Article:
Ambulatory patients with spina bifida are 50% more likely to be fecally continent than non-ambulatory patients, particularly after a MACE procedure

T. Large, Konrad Szymanski, Benjamin Whittam, R. Misseri, Katherine Chan, Martin Kaefer, R. C. Rink, M. P. Cain

Research output: Contribution to journalArticle

2 Citations (Scopus)

Abstract

Introduction: While fecal incontinence (FI) affects many patients with spina bifida (SB), it is unclear if it is associated with ambulatory status. Objective: To determine if ambulatory status is associated with FI, and a potential confounding variable, in patients with and without a Malone antegrade continence enema (MACE). Study design: This study retrospectively reviewed of patients aged ≥8 years with SB who were enrolled in an international quality of life study at outpatient visits (January 2013 to September 2015). Patients reported FI over the last 4 weeks (strict criteria: any FI/accidents vs no FI). Patients unable to self-report FI due to developmental delay were excluded. Those who were ambulating outdoors with/without braces/crutches were considered community ambulators. Non-parametric tests and logistic regression were used for analysis. Results: A total of 115 patients with a MACE and 57 without a MACE were similar in gender (P = 0.99), ventriculoperitoneal status (P = 0.15) and age (16.0 vs 15.4 years, . P = 0.11). Median ages at MACE procedure and follow-up were 7.0 and 8.2 years, respectively, and all used the MACE ≥3x/week. They were less likely to be ambulators (54.8 vs 71.9%, . P = 0.03). In patients with a MACE, 64 (55.7%) had total fecal continence, compared with 29 (50.9%) without a MACE (P = 0.62). In the MACE group, ambulators were more likely to be continent compared with non-ambulatory patients (65.1 vs 44.2%, . P = 0.04) (Table). Although not statistically significant, a similar difference was observed in the non-MACE group (56.1 vs 37.5%, . P = 0.25). In the MACE group, continent and incontinent patients, regardless of ambulatory status, had similar rates of MACE use, additive use and time for MACE completion (P ≥ 0.43). MACE ambulators were more likely to be continent than MACE non-ambulators on multivariate analysis (OR 3.26, . P = 0.01). Discussion: This study reported higher than typical FI rates since: (1) it used a stringent definition of total fecal continence; (2) patients without FI were perhaps less likely to participate; and (3) it relied on patient-reported rather than clinician-reported outcomes. This cross-sectional study should not be interpreted as MACE procedure is ineffective; this would require a longitudinal study. The present findings may not apply to young children or those with significant developmental delay (patients excluded from the study). Conclusions: Ambulatory patients with SB are 50% more likely to have total fecal continence on long-term follow-up, particularly after a MACE procedure. Ambulatory status is a significant confounder of FI and should be considered in future analyses.Summary tablePredictors of fecal continence after MACE procedure.Summary tablePatient characteristicNo MACE (n = 57)MACE (n = 115)Non-ambulatory6/16 (37.5%)23/52 (44.2%)Ambulatory23/41 (56.1%)41/63 (65.1%) P-value0.250.04MACE, Malone antegrade continence enema. . .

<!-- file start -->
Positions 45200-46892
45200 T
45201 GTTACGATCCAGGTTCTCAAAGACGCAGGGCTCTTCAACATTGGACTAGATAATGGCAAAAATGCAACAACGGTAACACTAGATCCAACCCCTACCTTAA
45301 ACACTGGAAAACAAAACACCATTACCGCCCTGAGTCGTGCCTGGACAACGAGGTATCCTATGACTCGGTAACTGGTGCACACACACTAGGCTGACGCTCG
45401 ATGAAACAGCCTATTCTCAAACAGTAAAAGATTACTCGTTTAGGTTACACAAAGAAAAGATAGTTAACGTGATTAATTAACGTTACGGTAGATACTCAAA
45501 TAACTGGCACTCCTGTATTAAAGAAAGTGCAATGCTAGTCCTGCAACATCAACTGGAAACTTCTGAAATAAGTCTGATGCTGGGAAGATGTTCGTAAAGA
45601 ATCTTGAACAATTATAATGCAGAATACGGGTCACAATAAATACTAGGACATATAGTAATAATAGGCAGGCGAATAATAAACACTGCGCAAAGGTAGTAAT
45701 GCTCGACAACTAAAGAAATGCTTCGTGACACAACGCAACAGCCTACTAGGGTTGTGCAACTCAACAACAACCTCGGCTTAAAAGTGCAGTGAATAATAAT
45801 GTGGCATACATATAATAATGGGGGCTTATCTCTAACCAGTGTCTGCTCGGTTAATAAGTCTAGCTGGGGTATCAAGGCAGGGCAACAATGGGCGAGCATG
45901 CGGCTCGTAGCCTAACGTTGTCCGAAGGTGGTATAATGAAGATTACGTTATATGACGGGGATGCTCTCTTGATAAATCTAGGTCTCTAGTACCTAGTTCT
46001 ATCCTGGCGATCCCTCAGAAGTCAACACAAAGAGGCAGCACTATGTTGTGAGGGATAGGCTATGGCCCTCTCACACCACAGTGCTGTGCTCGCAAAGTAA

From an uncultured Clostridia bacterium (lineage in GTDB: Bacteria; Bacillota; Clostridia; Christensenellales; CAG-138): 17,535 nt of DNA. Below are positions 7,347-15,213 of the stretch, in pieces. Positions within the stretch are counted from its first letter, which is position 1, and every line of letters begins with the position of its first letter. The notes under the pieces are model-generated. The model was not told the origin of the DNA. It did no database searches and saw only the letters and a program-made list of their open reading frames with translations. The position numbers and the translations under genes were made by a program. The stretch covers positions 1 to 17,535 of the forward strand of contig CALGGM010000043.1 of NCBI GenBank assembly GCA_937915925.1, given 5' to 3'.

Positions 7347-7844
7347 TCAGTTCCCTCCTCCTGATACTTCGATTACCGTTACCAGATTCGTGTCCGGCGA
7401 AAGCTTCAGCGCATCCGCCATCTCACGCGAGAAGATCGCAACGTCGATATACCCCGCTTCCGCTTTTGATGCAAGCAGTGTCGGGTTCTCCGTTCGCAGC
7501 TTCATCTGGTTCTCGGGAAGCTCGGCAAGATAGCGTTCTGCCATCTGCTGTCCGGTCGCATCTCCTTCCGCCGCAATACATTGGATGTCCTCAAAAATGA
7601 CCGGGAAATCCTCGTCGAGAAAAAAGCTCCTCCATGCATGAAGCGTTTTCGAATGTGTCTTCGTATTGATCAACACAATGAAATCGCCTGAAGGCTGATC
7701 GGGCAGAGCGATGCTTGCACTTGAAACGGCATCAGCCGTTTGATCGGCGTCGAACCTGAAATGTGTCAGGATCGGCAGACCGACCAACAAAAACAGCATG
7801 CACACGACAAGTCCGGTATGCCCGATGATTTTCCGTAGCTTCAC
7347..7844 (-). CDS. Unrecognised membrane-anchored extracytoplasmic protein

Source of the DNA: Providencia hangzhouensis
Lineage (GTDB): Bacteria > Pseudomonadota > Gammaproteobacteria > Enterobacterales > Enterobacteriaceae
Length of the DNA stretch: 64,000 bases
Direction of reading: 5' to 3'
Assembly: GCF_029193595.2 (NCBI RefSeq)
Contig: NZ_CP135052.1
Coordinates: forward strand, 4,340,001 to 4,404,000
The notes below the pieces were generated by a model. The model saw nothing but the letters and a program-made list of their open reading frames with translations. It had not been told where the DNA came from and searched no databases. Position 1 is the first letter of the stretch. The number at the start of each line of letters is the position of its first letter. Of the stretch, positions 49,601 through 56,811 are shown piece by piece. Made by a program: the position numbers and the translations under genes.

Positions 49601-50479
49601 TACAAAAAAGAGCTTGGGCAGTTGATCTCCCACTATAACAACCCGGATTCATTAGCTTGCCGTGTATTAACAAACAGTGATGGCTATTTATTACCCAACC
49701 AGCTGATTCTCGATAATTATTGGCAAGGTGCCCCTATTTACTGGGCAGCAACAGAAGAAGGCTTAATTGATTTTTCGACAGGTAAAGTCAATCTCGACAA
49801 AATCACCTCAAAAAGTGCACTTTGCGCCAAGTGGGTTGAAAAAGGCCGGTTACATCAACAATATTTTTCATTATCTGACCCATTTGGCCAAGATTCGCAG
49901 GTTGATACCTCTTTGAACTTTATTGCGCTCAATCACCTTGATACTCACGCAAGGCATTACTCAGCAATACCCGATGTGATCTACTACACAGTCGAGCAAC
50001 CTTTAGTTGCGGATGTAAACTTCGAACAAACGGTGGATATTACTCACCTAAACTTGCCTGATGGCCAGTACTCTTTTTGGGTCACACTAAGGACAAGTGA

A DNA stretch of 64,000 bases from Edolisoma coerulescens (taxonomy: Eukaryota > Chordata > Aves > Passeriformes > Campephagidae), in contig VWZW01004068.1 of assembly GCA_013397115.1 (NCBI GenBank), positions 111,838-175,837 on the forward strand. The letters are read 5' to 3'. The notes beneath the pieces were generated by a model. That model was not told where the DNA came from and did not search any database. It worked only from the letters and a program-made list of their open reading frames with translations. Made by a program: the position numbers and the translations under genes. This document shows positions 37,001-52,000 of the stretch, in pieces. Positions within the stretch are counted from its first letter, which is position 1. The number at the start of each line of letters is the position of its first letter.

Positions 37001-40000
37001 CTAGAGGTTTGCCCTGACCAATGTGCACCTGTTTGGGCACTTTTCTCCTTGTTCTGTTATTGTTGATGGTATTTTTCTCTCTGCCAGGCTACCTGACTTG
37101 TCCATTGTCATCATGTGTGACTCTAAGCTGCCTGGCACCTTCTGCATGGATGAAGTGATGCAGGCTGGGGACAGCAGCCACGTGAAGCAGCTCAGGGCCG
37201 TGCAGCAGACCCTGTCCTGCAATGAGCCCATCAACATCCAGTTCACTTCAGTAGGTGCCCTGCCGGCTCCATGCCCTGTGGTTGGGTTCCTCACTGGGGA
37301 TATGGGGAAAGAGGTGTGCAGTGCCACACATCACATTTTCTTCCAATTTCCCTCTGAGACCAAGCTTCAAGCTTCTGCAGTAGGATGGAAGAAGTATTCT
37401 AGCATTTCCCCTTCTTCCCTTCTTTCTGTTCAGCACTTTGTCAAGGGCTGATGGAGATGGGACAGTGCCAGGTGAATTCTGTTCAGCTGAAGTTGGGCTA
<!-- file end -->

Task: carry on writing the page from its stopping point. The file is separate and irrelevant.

Original languageEnglish (US)
JournalJournal of Pediatric Urology
DOIs
StateAccepted/In press - Apr 29 2016

Fingerprint

Spinal Dysraphism
Enema
Fecal Incontinence
Crutches
Braces

Keywords

  • Ambulation
  • Fecal incontinence
  • Malone antegrade continence enema
  • Spina bifida

ASJC Scopus subject areas

  • Pediatrics, Perinatology, and Child Health
  • Urology

Cite this

@article{0bf051ba6bf94055b4a4ba8f4ea3f504,
title = "Ambulatory patients with spina bifida are 50{\%} more likely to be fecally continent than non-ambulatory patients, particularly after a MACE procedure",